Image: Shutterstock

Green tea is a rich source of polyphenols. These polyphenols exhibit immunomodulatory properties and may help reduce the appearance of discolored patches associated with vitiligo (7).

You Will Need
  • A green tea bag
  • A cup of warm water
What You Have To Do
  1. Take a green tea bag and steep it in a cup of boiled water.
  2. Consume the warm tea.
How Often You Should Do This

You can repeat this 1-2 times daily.

8. Bakuchi Oil

Bakuchi oil as home remedy for vitiligo
Image: Shutterstock

The powder made from the seed of bakuchi (or Psoralea corylifolia) has been observed to help combat vitiligo (8). It contains phenolic compounds that can induce repigmentation.

You Will Need
  • 110 grams of bakuchi seeds
  • Ginger juice
What You Have To Do
  1. Soak the bakuchi seeds in ginger juice for three days.
  2. Dry them and grind them into powder.
  3. You can consume 1 gram of this powder with milk.
How Often You Should Do This

Repeat this daily for 4 weeks.

9. Black Cumin Oil

Black cumin oil as home remedy for vitiligo
Image: Shutterstock

Black cumin oil contains thymoquinone, a bioactive compound (9), (10). It can prevent oxidative stress and possibly treat the symptoms of vitiligo.

You Will Need

1 teaspoon of black cumin seed oil

What You Have To Do
  1. Take some black cumin seed oil on a cotton pad.
  2. Rub this on the white patches and wash off after half an hour.
How Often You Should Do This

Repeat this daily for 3-4 months.

10. Black Pepper And Clarified Butter

Black pepper as home remedy for vitiligo
Image: Shutterstock

Black pepper is rich in piperinei  An alkaloid with potential health benefits like reduced insulin resistance, decreased inflammation, and enhanced nutrient absorption. , a compound that may help treat the symptoms of vitiligo (11). The clarified butter can reduce the pungent flavor of the pepper and make it more palatable.

You Will Need
  • 1 teaspoon of black pepper kernels
  • 1-2 tablespoons of clarified butter
What You Have To Do
  1. Simmer the black pepper kernels in the clarified butter.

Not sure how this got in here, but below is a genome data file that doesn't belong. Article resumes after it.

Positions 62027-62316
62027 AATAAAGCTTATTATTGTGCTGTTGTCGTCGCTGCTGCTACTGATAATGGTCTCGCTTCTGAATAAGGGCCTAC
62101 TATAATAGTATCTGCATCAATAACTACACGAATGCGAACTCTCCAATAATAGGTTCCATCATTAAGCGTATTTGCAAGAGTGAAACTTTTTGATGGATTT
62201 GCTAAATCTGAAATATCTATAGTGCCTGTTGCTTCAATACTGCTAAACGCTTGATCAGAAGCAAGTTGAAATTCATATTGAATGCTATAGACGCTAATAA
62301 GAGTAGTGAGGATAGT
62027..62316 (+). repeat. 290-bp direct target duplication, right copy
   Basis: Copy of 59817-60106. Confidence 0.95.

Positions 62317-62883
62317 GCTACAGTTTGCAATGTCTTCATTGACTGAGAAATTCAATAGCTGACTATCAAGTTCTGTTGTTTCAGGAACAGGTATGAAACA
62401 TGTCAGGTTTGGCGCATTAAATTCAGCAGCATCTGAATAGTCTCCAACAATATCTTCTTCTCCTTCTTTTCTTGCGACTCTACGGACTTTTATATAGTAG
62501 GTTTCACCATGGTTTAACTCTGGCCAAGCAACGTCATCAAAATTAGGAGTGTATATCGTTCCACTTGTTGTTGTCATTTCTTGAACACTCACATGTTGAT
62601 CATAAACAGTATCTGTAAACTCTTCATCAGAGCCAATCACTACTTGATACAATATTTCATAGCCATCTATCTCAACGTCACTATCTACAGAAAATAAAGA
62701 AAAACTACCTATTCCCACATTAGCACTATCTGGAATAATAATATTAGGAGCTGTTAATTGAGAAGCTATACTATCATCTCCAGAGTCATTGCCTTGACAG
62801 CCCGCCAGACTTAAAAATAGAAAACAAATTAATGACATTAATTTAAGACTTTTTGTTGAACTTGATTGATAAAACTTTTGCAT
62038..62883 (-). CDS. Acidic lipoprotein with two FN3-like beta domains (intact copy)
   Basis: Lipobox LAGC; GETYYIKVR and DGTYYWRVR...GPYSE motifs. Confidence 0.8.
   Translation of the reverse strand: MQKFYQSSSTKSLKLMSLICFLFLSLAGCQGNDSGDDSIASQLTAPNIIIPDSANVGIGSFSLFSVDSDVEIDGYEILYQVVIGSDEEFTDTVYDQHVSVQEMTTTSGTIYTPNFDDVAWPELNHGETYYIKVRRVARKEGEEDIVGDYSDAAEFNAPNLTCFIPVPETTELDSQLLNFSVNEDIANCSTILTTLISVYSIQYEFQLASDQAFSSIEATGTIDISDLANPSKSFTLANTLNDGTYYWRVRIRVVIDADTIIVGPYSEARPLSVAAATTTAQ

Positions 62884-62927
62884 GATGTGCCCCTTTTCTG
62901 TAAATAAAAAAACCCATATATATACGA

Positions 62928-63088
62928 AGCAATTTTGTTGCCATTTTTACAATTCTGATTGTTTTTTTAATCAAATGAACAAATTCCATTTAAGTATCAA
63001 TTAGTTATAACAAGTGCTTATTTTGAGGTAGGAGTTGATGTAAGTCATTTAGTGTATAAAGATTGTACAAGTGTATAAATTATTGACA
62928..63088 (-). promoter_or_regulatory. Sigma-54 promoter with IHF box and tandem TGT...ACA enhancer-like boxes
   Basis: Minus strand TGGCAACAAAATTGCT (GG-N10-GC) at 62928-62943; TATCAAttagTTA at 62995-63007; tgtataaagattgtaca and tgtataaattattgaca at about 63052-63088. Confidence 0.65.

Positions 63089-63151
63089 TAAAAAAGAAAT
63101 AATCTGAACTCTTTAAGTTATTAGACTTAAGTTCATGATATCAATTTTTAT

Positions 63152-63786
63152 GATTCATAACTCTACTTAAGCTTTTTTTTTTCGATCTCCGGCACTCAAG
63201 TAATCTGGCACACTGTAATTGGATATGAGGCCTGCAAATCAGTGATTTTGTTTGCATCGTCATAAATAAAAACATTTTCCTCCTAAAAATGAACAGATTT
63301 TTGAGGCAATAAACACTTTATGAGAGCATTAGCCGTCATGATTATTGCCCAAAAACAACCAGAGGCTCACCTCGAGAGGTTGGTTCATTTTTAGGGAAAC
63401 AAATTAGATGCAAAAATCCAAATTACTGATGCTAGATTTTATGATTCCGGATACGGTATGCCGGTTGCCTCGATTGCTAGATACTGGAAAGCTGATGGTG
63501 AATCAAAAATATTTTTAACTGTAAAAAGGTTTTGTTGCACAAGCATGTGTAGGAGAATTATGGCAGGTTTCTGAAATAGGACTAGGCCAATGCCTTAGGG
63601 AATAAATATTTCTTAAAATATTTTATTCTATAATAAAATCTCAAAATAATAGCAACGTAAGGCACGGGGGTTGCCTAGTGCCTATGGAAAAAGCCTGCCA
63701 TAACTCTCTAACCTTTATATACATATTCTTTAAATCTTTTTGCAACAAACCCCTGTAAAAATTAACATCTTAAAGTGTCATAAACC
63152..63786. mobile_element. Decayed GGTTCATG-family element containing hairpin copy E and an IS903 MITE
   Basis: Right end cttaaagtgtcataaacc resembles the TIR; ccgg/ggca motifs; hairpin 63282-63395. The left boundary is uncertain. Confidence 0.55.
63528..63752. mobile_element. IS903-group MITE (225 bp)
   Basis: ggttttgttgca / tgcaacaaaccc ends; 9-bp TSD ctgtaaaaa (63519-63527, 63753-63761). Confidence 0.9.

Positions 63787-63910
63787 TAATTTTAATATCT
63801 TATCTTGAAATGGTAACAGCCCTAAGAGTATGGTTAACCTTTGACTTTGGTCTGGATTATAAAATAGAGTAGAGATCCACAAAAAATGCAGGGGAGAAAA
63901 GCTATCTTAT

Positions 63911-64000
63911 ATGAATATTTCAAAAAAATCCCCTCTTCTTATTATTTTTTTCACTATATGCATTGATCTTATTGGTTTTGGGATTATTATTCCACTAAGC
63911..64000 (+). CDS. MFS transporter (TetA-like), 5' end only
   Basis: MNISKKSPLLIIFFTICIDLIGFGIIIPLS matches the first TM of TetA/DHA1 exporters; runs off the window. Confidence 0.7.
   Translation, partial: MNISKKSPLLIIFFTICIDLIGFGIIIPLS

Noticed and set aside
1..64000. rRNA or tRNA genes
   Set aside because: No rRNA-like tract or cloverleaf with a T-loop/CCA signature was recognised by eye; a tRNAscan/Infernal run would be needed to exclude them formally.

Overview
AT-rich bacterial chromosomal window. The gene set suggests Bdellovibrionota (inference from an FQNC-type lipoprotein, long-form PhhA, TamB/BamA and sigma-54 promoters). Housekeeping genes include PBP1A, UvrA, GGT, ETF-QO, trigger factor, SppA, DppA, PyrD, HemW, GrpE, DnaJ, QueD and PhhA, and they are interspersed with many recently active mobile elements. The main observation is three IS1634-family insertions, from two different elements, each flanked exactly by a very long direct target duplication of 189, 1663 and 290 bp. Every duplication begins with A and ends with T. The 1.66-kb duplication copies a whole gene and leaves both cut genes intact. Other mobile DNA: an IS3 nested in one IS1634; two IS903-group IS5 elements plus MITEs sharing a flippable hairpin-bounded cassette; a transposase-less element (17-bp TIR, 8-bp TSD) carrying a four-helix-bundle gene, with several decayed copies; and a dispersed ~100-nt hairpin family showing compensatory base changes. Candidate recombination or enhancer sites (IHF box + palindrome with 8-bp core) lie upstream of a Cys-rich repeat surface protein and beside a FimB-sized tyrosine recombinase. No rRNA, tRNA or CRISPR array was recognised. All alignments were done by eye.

2. Consume this mixture with your food.
How Often You Should Do This

Repeat this daily for a few weeks.

These simple remedies can help you cope better with the symptoms of vitiligo. In addition to these, you also have a host of medical options that you can consider to treat vitiligo.

Medical Treatment Options For Vitiligo

There are a few medical treatment options available to treat vitiligo. The choice of treatment depends on a couple of factors:

  • Number of patches on your skin
  • How many areas of your skin have these patches

Not every treatment can suit all due to potential side effects. Some treatments can take long to show results, and some may not work as desired. These treatment options include surgical, medical, and other procedures.

Medical options include:

  • Medical creams or ointments
  • Treatment using UV light

Surgical options include:

  • Skin grafting to treat smaller patches of vitiligo
  • Skin tattoo

Other options include:

  • Use of sunscreen
  • Use of cosmetics to conceal the patches

protip_icon Trivia
UVB rays are considered a secondary line of treatment and only prescribed when other methods of treatment fail. This is because exposure to UV rays increases the risk of melanomasi  A rare skin cancer caused by the malignant transformation of melanocytes – the cells that produce melanin (skin pigment). and severe sunburns.

Apart from the medical treatment options, a proper diet may also help.

What Diet Can I Follow For Treating Vitiligo?

Following a balanced diet, along with drinking adequate water, can take you a long way on the road to recovery. Since vitiligo is an autoimmune disease (as opposed to albinism, which is a genetic disorder), you must consume foods that help boost your immunity, including those containing phytochemicals, antioxidants, and beta-carotenei  A plant pigment with possible health benefits like promoting eye health, improving skin appearance, and protection from free radicals. .

The following foods can help:

  • Fruits like bananas and apples